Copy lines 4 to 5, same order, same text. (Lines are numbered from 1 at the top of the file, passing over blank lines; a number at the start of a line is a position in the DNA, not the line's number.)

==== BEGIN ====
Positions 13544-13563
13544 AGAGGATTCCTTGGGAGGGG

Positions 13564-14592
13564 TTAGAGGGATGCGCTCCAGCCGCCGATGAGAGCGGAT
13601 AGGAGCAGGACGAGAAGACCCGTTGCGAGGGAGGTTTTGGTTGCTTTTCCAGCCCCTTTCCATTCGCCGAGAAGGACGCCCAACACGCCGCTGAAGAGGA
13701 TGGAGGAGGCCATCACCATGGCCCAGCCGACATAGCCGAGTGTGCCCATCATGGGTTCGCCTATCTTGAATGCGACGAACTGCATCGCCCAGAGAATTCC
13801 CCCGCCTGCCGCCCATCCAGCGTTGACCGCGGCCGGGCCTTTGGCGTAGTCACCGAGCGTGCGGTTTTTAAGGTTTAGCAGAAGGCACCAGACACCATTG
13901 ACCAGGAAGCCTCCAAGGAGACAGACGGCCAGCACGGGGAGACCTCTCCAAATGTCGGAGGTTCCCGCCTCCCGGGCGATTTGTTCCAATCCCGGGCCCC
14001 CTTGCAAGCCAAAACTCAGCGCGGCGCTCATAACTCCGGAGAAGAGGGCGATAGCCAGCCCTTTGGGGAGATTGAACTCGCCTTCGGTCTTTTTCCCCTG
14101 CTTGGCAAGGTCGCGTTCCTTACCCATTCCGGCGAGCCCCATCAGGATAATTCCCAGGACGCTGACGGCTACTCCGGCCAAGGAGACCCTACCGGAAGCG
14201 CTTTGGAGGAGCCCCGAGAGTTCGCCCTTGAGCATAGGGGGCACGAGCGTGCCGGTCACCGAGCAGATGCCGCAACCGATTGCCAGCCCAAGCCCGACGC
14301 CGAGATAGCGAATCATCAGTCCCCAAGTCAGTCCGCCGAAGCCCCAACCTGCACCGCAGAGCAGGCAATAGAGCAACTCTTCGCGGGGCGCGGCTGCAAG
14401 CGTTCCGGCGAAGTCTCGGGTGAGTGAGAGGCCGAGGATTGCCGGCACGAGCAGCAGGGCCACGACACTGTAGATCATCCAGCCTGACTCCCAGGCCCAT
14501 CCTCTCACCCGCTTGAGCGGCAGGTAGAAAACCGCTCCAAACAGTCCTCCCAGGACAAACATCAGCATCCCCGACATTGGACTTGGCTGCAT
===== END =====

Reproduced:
13564 TTAGAGGGATGCGCTCCAGCCGCCGATGAGAGCGGAT
13601 AGGAGCAGGACGAGAAGACCCGTTGCGAGGGAGGTTTTGGTTGCTTTTCCAGCCCCTTTCCATTCGCCGAGAAGGACGCCCAACACGCCGCTGAAGAGGA